Turkey invited to join cosmonaut training program

AA file photo

An instructor at the cosmonaut training center in Russia has invited Turkish pilots to join his country's cosmonaut training program.

"If Turkey wants to participate in the program, choose strong and healthy people with higher technical education and send [them here], we are ready to train them," Viktor Suvorov, an instructor at Yuri Gagarin Cosmonaut Training Center, told Anadolu Agency.

The Yuri Gagarin Cosmonaut Training Center, located 20 kilometers (12 miles) from Moscow, has been preparing cosmonauts for space flight since the first human journey into outer space in 1961.

At the center, flight crew is given a six-year training in the replica of the Soyuz spacecraft and of the International Space Station (ISS). Cosmonauts who have completed their training go to the space expeditions.

Cosmonauts Alexander Gerst, Serena M. Aunon-Chancellor, and Sergey Prokopyev, who were launched aboard Soyuz MS-09 on June 6, 2018, had been trained in the center before their flight to the ISS.

The training consists of three different phases. At the end of the each phase, trainees have an exam and they need to clear all of them to become a cosmonaut.

Suvorov said the center has provided training for the whole process, from launching into space to returning to Earth.

"It takes a spacecraft only 9.5 minutes to get to an outer space from Earth, but the whole process from the launch from the cosmodrome till the spacecraft docking to the ISS takes about six hours," he said.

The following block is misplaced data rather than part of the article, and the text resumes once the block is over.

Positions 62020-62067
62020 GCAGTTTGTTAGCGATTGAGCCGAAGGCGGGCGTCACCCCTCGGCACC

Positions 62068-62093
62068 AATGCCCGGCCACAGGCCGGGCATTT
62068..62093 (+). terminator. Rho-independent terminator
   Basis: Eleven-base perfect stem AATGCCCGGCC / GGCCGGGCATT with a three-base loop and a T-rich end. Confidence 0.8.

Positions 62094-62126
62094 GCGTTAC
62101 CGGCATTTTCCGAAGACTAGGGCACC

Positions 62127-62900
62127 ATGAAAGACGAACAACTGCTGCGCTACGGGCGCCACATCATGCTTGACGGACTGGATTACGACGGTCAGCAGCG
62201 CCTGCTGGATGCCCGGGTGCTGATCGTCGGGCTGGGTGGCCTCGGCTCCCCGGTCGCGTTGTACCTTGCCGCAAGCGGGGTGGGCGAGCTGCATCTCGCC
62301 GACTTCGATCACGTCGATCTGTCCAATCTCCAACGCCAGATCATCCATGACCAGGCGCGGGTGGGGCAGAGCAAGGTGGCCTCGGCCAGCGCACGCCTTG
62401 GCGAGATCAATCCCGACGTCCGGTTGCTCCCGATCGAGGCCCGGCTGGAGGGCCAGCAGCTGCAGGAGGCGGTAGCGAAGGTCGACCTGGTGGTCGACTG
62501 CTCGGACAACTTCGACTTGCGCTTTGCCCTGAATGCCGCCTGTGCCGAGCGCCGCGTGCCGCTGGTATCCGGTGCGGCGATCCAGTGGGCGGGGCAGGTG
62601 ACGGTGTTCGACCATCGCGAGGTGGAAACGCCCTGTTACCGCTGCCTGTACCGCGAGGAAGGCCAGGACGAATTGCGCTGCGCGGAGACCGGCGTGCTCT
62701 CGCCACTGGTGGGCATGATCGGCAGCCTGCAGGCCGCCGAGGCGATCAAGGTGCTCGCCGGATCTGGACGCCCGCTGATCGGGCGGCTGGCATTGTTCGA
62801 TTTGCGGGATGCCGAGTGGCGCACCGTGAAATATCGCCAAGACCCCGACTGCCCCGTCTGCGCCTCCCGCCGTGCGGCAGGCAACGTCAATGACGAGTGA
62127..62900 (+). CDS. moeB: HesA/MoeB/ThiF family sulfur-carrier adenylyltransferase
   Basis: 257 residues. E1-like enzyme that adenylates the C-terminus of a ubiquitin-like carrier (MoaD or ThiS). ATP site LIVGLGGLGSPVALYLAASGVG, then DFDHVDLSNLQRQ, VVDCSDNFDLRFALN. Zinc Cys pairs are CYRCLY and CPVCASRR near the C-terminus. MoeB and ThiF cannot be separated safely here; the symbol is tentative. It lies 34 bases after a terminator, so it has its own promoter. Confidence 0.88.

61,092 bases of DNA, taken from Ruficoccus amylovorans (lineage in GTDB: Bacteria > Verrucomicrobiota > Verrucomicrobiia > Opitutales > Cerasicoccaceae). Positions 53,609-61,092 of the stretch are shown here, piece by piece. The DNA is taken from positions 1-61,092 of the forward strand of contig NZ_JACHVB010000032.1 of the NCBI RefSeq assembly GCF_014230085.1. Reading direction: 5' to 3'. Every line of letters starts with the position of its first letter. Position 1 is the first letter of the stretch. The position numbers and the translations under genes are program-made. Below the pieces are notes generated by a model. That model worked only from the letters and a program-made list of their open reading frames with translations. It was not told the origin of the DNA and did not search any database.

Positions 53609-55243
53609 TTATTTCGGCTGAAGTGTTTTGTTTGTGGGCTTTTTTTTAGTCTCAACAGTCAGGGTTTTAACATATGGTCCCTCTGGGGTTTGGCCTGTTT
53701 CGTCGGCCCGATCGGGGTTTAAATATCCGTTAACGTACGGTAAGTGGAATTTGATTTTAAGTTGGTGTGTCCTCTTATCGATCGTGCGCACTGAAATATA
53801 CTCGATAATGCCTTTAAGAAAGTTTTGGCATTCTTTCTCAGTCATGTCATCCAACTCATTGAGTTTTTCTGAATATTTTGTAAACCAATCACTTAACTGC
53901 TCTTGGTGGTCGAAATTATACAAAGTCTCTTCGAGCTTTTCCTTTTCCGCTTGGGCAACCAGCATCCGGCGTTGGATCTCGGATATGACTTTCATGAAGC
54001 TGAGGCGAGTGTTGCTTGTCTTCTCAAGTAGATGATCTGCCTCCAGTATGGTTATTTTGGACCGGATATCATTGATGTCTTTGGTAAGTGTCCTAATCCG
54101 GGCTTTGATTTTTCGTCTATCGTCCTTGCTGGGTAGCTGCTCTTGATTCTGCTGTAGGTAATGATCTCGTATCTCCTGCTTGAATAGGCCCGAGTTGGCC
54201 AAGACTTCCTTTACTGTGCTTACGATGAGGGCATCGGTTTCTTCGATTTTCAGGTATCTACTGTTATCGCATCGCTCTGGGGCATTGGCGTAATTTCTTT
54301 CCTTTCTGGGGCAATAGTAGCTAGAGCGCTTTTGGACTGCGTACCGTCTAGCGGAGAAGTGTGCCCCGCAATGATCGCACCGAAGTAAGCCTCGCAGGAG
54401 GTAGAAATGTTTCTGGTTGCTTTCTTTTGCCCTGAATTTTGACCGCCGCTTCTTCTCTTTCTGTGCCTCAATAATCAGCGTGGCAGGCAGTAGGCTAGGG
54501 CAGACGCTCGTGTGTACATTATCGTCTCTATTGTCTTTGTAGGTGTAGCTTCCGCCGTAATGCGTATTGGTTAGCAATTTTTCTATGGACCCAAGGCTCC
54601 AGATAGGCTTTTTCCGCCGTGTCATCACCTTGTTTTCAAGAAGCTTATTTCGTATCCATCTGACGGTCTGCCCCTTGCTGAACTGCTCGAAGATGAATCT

At the center, cosmonauts perform all the stages of the spacecraft operations, from the launch to the return to Earth, Suvorov added.

"Cosmonauts are trained to cope up with all possible kinds of abnormal situations before being sent to the expedition," he said.

Turkey's interest in space

Speaking to Anadolu Agency, cosmonaut Sergey Revin said he had a dream of going into the space since childhood. Revin said he was prepared to make his dream come true.

The cosmonaut said he visited Turkish capital Ankara, where the Russian Federal Space Agency (Roscosmos) held an exhibition, last year. Turkey's interest in space has increased in recent years, he added.

Revin said he wants to fly to space with a Turkish man and offered Turkey to construct its own module at the ISS.

"Why wouldn't it [Turkey] get involved in the International Space Station program? The current space station will continue to fly until 2024, so Turkey does not have enough time to construct its own module for the ISS. But the program will continue, and Turkey can be part of it," Revin said.

"[Turkey] can make its own module for the next ISS and connect it, for example, to the Russian segment. In this case, more systematic work can be carried out and many Turkish pilots could fly into space," he added.

Sharing his experience about witnessing Turkey from the space, Revin said: "Turkey looks very beautiful from the space. The mountains look the best. The Salt Lake is in different colors, so it is seen very well from the space too. Turkey is surrounded by the seas, because of that it is easily identified from the outer space."

Andrey Kuritsin, head of the research institute in the training center, said the whole world is aware of how important it was to go out into space. New programs were developed to go to the moon and into deeper space, he added.

"We now have an excellent experience in operating the International Space Station which is currently being used by 15 countries. At the same time, there is an opportunity for any country to have a contract and send its cosmonauts to the station," he said.

Soviet cosmonaut Yuri Gagarin was the first human being to journey into outer space on April 12, 1961 aboard the spacecraft Vostok-1.

The day was declared the "International Day of Human Space Flights" by the United Nations General Assembly on April 7, 2011 to celebrate each year the beginning of the space era for mankind.

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